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Crack. Crack.

That's the sound of lightning striking twice.

Usually, when dealing with a small- to medium-sized mid-century modern home on a large lot – especially one unique enough to stick out like a sore thumb – that lightning strikes once and a sympathetic buyer is found is rare enough. When it avoids the McMansion developer's wrath twice in two years, that's a miracle akin to finding the face of a deity burned into your morning toast.

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835 Royal York Road is that toast … er, miracle.

First offered for sale in 2005, even the Globe's Jane Gadd wrote that the very "retro" 1955 home would "likely be demolished to make way for a bigger, more luxurious home befitting the enviable location atop a private ravine." With enormous, inefficient single pane floor-to-ceiling living room windows to drink in that ravine and lovely little Mimico Creek, a cramped and dated galley kitchen and tiny bedrooms, a monster home did seem imminent. Then, miraculously, people who cared bought it. Less than two years later, they put it up for sale again.

That's when Dean Martin, a creative director at an advertising agency and his wife, Anda Kubis, a painter and chair of OCAD University's drawing and painting program, swooped in and saved it again. Area residents, the couple says they'd noticed it was up for sale the first time, but didn't visit because they were happy with their recently renovated 1950s tract home; thing is, they'd always wanted to live in an architect-designed home, or, as Mr. Martin puts it, "a considered space."

It's clear the architect, British-born Basil Leslie Capes (1925 – 1996), gave much consideration to the post-and-beam home's interesting floor plan, finishes and soaring shed roof. Mr. Capes designed similar homes in the area during his quarter-century of private practice before he retired in 1983 to devote himself to his other passion, the welfare of animals.

So, Mr. Martin and Ms. Kubis took the leap – fueled by equal parts altruism and adventure – and then stalled: "We got the place and we didn't really know what to do with it," Mr. Martin remembers. "We liked the bones of it, but it obviously was a very, very cramped space."

Thankfully, Janna Levitt of Levitt Goodman Architects had worked on a loft and various professional spaces for the couple over the past dozen years; more importantly, she'd become a friend. "When I moved in I was, like, 'Okay, let's start tomorrow,'" says Mr. Martin to Ms. Levitt over a plate of deviled eggs, "and you guys said: 'You've got to live in the space.'"

Ms. Levitt laughs at the memory, takes a sip of wine, then adds: "It's like any long-term relationship: you know each other, so you know what they gravitate to and what the aesthetic is; your furniture [pieces]are like old friends, it's kind of nice."

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What's also nice is that the relationship was strong enough to withstand the stress of multiple revisions to the renovation plan. The couple began with the idea of a large addition – both into the yard and up a storey to incorporate a painting studio – but costs proved too high. Then, says Ms. Kubis, they went through "every permutation of what you could ever do to this house" in their quest to make it work for a 21st century family (they have a young child).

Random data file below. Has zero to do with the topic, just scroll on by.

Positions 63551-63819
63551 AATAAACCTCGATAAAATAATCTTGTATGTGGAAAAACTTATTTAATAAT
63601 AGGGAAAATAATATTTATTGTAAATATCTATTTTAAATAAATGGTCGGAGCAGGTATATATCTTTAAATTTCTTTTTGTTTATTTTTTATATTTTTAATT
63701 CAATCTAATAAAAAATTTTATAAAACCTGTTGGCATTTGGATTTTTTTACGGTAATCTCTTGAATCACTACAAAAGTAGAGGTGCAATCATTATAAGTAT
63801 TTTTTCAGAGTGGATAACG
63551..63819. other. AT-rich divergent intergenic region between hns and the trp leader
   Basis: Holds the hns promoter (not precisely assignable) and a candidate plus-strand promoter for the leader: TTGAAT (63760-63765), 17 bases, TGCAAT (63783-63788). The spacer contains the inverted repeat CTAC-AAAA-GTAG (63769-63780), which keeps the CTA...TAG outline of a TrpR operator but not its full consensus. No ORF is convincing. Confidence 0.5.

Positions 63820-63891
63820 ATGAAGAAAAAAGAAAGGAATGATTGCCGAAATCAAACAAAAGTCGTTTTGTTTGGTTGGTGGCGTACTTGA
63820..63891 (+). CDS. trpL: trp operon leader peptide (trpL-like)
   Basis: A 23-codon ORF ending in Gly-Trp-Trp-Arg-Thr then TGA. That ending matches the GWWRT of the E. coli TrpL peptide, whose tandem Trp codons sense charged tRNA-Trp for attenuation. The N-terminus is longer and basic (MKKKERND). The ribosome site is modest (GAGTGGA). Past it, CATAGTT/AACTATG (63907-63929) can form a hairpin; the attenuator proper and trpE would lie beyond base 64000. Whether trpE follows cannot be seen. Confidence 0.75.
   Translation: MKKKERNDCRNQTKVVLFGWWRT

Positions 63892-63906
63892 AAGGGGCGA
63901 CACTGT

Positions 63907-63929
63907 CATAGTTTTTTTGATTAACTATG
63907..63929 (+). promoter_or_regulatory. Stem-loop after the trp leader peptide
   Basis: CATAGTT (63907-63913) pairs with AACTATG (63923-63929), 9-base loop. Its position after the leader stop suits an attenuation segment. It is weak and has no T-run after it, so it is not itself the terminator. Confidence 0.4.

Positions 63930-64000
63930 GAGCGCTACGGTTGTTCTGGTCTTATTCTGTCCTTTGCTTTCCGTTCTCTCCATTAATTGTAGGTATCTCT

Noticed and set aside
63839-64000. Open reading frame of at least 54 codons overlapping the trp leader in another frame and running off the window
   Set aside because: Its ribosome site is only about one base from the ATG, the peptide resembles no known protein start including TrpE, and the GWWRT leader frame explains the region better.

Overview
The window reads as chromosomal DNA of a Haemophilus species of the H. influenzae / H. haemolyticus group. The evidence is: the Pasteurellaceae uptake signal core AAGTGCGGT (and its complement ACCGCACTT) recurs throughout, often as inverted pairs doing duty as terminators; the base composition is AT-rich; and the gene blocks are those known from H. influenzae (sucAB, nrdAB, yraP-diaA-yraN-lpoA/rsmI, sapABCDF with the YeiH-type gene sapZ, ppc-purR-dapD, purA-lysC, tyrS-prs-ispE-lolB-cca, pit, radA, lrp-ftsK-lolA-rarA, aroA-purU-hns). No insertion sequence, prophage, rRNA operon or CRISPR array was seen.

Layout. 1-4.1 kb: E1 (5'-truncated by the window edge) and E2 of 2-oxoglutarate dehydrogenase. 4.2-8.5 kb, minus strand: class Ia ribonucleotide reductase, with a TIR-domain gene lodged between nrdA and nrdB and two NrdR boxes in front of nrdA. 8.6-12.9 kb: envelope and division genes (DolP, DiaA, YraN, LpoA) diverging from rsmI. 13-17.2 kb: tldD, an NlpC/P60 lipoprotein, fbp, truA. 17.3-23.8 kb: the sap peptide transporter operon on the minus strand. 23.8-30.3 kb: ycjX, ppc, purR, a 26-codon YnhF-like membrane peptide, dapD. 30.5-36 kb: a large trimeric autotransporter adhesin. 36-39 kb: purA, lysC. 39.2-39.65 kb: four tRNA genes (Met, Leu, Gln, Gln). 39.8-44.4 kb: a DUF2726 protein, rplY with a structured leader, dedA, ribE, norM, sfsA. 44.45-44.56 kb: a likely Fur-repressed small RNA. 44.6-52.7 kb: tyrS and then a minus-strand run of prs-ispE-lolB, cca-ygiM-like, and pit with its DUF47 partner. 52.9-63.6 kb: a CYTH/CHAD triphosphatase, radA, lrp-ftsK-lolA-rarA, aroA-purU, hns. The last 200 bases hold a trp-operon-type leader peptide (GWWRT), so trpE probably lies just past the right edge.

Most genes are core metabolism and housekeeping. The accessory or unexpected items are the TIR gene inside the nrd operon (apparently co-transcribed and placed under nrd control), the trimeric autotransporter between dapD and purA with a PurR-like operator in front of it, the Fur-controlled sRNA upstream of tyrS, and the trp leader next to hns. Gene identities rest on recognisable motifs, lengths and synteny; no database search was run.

In the end, a surprisingly simple solution that didn't increase the footprint by one square foot was found: "It kind of dawned on us," recalls Ms. Kubis, "there's a garage there we could build into!" Built sometime in the 1970s behind the carport, a two-car long, freestanding garage was demolished and the master bedroom rose from its ashes on the same foundation. Since the old garage had been positioned just inches from the house, only a small connecting hallway was necessary.

To achieve greater flow in the main space, the two tiny bedrooms behind the big brick fireplace became a large kitchen, and the old galley kitchen became a small reading nook. The original front door was removed and the side door became the formal entryway. New energy-efficient living room windows and radiant floors keep all 2,600 square feet warm and cozy, as does the couple's amazing collection of mid-century modern furniture – some of it designed by Ms. Kubis's furniture-designer father in the 1950s and 60s – and period-appropriate custom millwork by David O'Sullivan.

"It's actually kind of amazing that we have this rambling space that's actually not that big," Mr. Martin says. "It feels expansive, it feels correct, without really being all that different than what it was in the first place."

"You come up the driveway and so little has changed and it is so satisfying," Ms. Kubis adds.

It's satisfying for Ms. Levitt also, who has seen too many clients claim to love their new home and then "want to make it totally different.

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"That's just such a curious thing that happens … they just blow [the home]apart as opposed to doing the unpacking about why they like it and then build on those strengths."

Consider strengths built upon here. And then captured like lightning in a bottle.

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